Peter Drew poster boy
(Image: Peter Drew Arts)

For the past five years I’ve stuck up thousands of posters across Australia in an effort to challenge and expand our national identity. It started with a focus on Australia’s treatment of asylum seekers, but with each new poster design the project’s scope has grown to encompass our broader national mythology. I’ve been rewarded with attention, accolades and praise.

Given my choice of occupation, you might expect that I have unshakable convictions about social justice and human rights, but I don’t. I’m sometimes called an activist, but it’s not a label I enjoy. I don’t have a personal attachment to any particular cause or marginalised group. I don’t even like political art. Given all this, why do what I do? That’s the question I’ve been asking myself lately, with nagging persistence.

Sometimes journalists ask me the same question, and my answer is usually evasive and always inadequate. It gives me the strange feeling that I don’t understand myself well enough for a man in his mid­-thirties. The feeling grows when I consider the irony that my posters aim to confront the Australian people’s collective lack of self­ awareness. Maybe it’s time that I cast out the beam in my own eye and made sense of my motivations.

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Since I started sticking up my posters I’ve had countless confrontations with people on the street. They’re almost always men, usually my dad’s age and often angry. I wish I could say I’ve always behaved fairly towards them, but I haven’t. I wish I could say I’ve never taunted these men and inflamed their insecurities, but I often have. Because men like that always have personal inadequacies hidden beneath the veil of their political convictions. I know this because I’m really no better than they are. I feel that I owe them an apology, or at least some acknowledgement that we’re not so different.

The other group of people with whom my interactions follow a troubling pattern are the young political activists. These types have usually dedicated a whole semester to swallowing whatever world­ view best weaponises their angst, before setting out to fix the world. Like budding Raskolnikovs, they’re irritatingly intelligent. They hate my posters for their appeal to the political centre. They hate the ironies that seep between the cracks in their convictions. Like the puritans of old, they ultimately hate their own imperfectibility. I honestly admire their enthusiasm but it’s a terrible thing to have a chip on a young shoulder. I should know.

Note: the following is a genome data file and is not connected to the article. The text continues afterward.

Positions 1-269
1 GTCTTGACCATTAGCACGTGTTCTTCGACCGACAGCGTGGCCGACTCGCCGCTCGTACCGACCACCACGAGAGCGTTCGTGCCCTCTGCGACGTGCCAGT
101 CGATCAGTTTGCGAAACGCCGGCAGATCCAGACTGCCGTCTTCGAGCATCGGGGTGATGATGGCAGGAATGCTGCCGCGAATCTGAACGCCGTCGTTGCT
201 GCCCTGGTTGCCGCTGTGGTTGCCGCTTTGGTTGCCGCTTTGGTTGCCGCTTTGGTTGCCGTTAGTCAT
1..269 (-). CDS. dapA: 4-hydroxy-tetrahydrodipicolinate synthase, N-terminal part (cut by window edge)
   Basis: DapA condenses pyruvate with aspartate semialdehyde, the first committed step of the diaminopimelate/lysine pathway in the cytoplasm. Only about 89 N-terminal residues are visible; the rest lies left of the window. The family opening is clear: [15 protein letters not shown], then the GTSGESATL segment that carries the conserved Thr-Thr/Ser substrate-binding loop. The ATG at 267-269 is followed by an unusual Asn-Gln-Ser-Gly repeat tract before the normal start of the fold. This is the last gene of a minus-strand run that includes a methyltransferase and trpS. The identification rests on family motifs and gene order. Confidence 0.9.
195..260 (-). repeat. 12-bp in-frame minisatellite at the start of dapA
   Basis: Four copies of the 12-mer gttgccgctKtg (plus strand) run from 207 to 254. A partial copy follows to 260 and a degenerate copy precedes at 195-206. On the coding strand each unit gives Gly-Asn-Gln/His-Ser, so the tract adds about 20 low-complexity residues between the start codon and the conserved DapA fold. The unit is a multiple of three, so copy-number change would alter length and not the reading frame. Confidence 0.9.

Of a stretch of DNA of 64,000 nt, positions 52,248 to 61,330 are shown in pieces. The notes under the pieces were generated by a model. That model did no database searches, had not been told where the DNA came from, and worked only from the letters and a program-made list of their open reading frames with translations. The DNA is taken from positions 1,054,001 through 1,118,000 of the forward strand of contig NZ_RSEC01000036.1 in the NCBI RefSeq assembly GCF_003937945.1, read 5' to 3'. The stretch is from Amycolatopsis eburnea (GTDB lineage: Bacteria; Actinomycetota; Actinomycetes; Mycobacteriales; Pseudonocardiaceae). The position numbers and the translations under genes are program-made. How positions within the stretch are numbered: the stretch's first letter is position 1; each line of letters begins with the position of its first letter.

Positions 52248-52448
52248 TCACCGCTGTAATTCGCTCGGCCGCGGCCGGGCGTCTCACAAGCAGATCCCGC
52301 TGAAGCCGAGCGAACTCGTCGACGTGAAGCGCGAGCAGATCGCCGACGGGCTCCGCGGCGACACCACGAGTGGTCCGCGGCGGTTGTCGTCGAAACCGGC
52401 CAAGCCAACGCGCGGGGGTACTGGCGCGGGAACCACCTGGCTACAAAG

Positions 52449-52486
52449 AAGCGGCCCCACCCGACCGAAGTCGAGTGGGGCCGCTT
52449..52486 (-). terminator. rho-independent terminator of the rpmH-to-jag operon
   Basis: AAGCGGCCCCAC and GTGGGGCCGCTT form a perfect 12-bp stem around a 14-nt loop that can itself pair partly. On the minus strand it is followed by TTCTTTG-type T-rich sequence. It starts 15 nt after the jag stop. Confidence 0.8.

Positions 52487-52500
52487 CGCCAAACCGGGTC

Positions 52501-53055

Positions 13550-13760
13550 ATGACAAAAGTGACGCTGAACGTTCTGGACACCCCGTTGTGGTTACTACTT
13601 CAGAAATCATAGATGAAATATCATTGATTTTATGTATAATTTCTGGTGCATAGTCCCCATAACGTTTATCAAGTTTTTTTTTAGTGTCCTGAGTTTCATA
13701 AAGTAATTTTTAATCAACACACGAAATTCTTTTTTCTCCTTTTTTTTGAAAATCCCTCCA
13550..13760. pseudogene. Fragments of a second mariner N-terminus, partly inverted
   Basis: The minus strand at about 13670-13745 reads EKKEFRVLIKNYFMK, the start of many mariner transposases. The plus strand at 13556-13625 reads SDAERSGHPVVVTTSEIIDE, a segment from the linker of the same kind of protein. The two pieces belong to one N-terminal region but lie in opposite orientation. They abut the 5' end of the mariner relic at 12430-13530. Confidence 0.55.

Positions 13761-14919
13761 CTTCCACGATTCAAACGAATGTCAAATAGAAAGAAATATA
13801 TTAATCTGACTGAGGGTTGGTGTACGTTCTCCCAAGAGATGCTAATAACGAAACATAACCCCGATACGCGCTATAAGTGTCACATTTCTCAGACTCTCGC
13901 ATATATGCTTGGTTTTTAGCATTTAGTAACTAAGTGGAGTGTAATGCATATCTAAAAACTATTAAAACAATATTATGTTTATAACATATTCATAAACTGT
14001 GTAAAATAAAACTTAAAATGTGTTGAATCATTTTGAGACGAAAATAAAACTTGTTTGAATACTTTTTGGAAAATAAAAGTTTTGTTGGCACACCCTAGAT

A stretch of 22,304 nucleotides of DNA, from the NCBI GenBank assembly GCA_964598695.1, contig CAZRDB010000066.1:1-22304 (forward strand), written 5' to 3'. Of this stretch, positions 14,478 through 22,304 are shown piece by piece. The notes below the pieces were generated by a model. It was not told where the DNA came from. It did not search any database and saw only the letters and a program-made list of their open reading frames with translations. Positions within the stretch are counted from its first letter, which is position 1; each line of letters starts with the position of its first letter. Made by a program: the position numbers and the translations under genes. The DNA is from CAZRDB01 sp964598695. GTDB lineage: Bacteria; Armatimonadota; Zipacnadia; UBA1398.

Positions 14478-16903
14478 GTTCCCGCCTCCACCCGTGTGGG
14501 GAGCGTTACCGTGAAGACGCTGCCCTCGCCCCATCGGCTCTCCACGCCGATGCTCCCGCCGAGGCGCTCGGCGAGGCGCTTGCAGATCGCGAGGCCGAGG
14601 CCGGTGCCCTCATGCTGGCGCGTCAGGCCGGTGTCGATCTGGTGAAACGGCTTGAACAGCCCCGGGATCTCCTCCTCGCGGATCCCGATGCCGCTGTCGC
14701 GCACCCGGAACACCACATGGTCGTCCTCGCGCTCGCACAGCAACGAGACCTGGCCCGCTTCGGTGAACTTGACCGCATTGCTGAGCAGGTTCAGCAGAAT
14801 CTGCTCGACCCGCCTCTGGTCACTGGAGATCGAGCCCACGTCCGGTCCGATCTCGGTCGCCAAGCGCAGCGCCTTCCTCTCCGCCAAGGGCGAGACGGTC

Australia also has a chip on its shoulder. I’ve seen it everywhere I go with my posters. We hide it beneath our “she’ll be right” larrikinism and Anzac Day pageantry, while our true identity is deep and dark and personal. For the last 200 years Australia has been playing the role of Western civilisation’s fun­loving sidekick. We like to see ourselves as the friendly underdog with heart. We lack the courage to take full responsibility for our history because our national psyche is adolescent. We won’t admit that we traded innocence for power a long time ago. But our immaturity isn’t entirely our fault; it’s also due to a spiritual poverty that’s afflicting the Western world at large.

I chose to be an artist rather than follow my training in psychology because art is really a spiritual project. Since the Enlightenment, art has become the Western world’s attempt to remedy its spiritual disenchantment, especially during the twentieth century. The cubists initiated a cult of abstraction while the surrealists sought to replace God with the subconscious. The dadaists, ahead of the game, answered the death­ of ­God by exulting in the absurd. One by one, every modern art movement collapsed under the weight of its own pomposity and the squeeze of free­ market nihilism.

Today we view art history through the lens of the market. As a result, we see only a succession of novelties rather than a battle of ideas. Many of today’s artists have embraced the market’s hunger for sheer novelty. Others have learnt to mimic the academic jargon of the curatorial clergy who run the state-sponsored art institutions and offer refuge to artists who mutter the correct incantations. Increasingly those mutterings favour ideology over aesthetic or spiritual aspirations. My posters are also a symptom of this trend. Without spiritual aspiration, political art is little more than a visual commentary on power. Artists like me have forgotten how to adapt and renew our most powerful unifying myths. It’s no surprise that tribalism and stale ideology keep moving in to fill the vacuum.

This might all seem a little grim and abstract, so I’ll try to bring it back home. I can describe my own spiritual poverty with a simple phrase: my struggle to “become a man”. Of course the phrase is uncomfortably anachronistic, just like the phrase “real Australian”. It’s a phrase that attracts suspicion, like a dog whistle to toxic tradition or a roadblock to the genderless utopia that forever waits beyond the horizon. But the type of manhood that interests me is about responsibility, not entitlement. In this sense, my art is a personal attempt to reform my own sense of manhood, by attempting to reform our collective sense of nationhood.

This is an edited extract from Poster Boy by Peter Drew, published by Black Inc., out now.

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Peter Fray
Peter Fray
Editor-in-chief of Crikey
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